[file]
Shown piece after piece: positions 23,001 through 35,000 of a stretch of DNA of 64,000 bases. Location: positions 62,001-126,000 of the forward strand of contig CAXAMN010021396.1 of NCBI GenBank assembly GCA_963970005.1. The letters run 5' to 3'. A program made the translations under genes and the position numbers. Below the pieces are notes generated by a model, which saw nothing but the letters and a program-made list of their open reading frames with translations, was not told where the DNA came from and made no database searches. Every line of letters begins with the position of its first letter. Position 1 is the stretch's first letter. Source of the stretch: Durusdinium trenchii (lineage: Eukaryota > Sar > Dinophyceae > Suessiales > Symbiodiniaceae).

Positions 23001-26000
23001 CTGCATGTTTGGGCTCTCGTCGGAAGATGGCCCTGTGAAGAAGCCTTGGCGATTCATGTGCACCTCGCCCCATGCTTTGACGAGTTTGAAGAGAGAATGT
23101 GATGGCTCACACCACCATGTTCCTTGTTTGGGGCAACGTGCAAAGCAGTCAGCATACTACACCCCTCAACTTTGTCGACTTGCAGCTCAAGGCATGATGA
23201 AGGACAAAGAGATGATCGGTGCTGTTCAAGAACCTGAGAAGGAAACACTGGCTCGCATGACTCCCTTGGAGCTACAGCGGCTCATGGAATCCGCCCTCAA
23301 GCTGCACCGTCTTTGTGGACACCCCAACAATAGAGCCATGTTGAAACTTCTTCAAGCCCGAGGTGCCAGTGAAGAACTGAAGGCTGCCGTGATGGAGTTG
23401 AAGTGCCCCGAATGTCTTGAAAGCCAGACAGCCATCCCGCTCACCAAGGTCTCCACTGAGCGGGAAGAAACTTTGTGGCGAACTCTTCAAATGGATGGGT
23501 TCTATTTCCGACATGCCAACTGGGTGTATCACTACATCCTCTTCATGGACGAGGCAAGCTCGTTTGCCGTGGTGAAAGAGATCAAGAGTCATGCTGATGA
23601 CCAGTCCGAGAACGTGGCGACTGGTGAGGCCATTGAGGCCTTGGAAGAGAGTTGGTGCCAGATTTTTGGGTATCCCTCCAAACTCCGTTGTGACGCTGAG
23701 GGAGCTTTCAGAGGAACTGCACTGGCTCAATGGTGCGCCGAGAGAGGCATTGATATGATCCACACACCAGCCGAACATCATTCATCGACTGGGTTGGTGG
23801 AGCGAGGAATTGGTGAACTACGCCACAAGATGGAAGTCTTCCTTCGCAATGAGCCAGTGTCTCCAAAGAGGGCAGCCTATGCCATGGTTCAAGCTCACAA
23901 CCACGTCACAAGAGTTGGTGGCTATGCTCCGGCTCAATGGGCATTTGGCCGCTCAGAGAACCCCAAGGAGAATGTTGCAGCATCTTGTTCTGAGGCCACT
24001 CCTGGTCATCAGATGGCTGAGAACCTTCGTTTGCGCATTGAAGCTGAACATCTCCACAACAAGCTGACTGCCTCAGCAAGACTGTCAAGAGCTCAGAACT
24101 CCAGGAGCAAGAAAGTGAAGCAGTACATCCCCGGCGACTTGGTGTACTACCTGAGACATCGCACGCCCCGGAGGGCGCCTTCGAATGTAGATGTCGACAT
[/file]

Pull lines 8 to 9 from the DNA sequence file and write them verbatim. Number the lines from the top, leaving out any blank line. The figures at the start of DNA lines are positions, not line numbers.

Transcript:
23501 TCTATTTCCGACATGCCAACTGGGTGTATCACTACATCCTCTTCATGGACGAGGCAAGCTCGTTTGCCGTGGTGAAAGAGATCAAGAGTCATGCTGATGA
23601 CCAGTCCGAGAACGTGGCGACTGGTGAGGCCATTGAGGCCTTGGAAGAGAGTTGGTGCCAGATTTTTGGGTATCCCTCCAAACTCCGTTGTGACGCTGAG